Scientists reveal the most AGGRESSIVE breeds - with Long-Haired Collies at the ...

Smaller, older and male dogs are more likely to be aggressive and growl, snap and bark at humans, a study has found. 

Some breeds are also more likely than others exhibit aggressive behaviour, with Long-Haired Collies, like Lassie, the most aggressive of all breeds. 

However, Labradors and Golden Retrievers, beloved for their docile temperament and gentle nature, were found by scientists to be the least aggressive breeds. 

Pictured, a Rough Collie, the most aggressive dog breed, according to a new study

Pictured, a Labrador, the least aggressive dog breed,  a new study claims

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When comparing the Rough Collie (left) with the Labrador (right), the least and most aggressive breeds, respectively, the researchers found the former is 5.44 times more likely to be aggressive. '

What dog breeds are the most aggressive?  

The below list was compiled by researchers from helsinki who studied the behaviour of more than 9,000 et dogs. 

However, it only includes 23 breeds and is not exhaustive. 

For example, notable breeds like Rottweilers, Dobermans and British Bulldogs are not included. 

Rough Collie  Miniature Poodle  Miniature Schnauzer  German Shepherd  Spanish Water Dog  Lagotto  Chinese Crested  German Spitz Mittel  Coton de Tulear  Wheaton terrier   other  Pembroke Welsh Corgi  Cairn Terrier  Border Collie  Finnish Lapphund  Chihuahua  Smooth Collie  Jack Russell Terrier  Staffordshire Bull Terrier  Shetland Sheepdog  Lapponian Herder  Golden Retriever  Labrador Retriever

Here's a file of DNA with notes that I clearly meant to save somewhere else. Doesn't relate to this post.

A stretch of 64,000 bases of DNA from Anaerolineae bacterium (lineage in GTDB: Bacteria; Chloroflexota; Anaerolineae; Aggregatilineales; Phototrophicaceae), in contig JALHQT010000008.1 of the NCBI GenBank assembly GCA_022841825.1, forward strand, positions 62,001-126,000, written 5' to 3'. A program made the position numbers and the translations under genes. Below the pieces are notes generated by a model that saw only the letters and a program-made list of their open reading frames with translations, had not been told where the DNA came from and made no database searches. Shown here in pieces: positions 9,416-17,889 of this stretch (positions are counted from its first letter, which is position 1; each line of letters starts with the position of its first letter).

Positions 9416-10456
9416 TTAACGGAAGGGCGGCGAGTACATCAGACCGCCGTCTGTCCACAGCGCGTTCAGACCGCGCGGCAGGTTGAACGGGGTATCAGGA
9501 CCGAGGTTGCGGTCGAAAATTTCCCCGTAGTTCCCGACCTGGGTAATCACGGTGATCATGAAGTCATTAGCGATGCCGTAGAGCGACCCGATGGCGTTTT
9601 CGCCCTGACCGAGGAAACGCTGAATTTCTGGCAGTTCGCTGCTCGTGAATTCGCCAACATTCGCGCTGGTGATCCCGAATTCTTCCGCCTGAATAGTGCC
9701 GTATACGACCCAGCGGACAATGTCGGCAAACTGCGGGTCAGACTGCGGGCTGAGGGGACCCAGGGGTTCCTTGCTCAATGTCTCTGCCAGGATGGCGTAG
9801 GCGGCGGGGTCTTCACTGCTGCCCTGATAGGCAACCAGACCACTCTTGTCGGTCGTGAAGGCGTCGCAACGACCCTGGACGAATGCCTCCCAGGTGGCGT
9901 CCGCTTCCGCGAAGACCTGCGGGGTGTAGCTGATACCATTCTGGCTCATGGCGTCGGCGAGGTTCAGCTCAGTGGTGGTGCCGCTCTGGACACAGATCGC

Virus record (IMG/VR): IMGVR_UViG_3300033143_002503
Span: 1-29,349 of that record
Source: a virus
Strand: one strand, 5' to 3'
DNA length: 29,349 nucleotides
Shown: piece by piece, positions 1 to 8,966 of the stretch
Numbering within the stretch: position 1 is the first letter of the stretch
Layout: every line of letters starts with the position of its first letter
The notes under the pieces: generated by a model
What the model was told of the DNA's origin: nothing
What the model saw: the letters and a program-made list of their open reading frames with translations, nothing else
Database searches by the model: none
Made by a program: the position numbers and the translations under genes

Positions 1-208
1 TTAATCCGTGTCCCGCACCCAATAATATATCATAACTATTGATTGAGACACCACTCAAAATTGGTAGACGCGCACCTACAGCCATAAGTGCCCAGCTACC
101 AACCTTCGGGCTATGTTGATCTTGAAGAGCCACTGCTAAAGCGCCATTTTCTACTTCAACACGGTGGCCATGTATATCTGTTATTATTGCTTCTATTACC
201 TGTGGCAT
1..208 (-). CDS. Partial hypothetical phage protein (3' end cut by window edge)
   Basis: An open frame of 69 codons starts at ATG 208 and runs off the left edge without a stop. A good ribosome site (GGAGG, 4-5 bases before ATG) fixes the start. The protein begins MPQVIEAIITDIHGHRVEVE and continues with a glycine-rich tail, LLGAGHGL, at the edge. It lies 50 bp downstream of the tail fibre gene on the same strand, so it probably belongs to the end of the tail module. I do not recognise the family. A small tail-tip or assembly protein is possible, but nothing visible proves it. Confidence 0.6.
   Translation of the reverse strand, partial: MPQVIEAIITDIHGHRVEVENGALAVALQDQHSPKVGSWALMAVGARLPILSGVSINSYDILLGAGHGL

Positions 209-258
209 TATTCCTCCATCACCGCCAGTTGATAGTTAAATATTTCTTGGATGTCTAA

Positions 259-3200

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A study of more than 9,000 pets covering 24 breeds was run by researchers at the University of Helsinki. 

It revealed the aspects of a dog's personality which affect its likelihood to exhibit aggressive behaviour towards people. 

Small dogs were found to be more likely to behave aggressively than mid-sized and large dogs, but due to their size, are often not seen as threatening and therefore go unaddressed.

The study, published in Scientific Reports, also found male dogs are more aggressive than females and neutering them has no impact.

How experienced the dog owner was also impacts on the chance of aggressive behaviour from a pet pooch, researchers found, with the first dogs of novice pet owners being more likely to behave aggressively.

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The study also indicated dogs that spend time in the company of other canines behave less aggressively than those that live without other dogs in the household.  

But dog breed is the factor which influences aggressive behaviour more than any other variable, except for advanced age.  

'In our dataset, the Long-Haired Collie, Poodle (Toy, Miniature and Medium) and Miniature Schnauzer were the most aggressive breeds,' says Professor Hannes Lohi from the University of Helsinki.

'Previous studies have shown fearfulness in Long-Haired Collies, while the other two breeds have been found to express aggressive behaviour towards unfamiliar people. 

'As expected, the popular breeds of Labrador Retriever and Golden Retriever were at the other extreme. 

'People who are considering getting a dog

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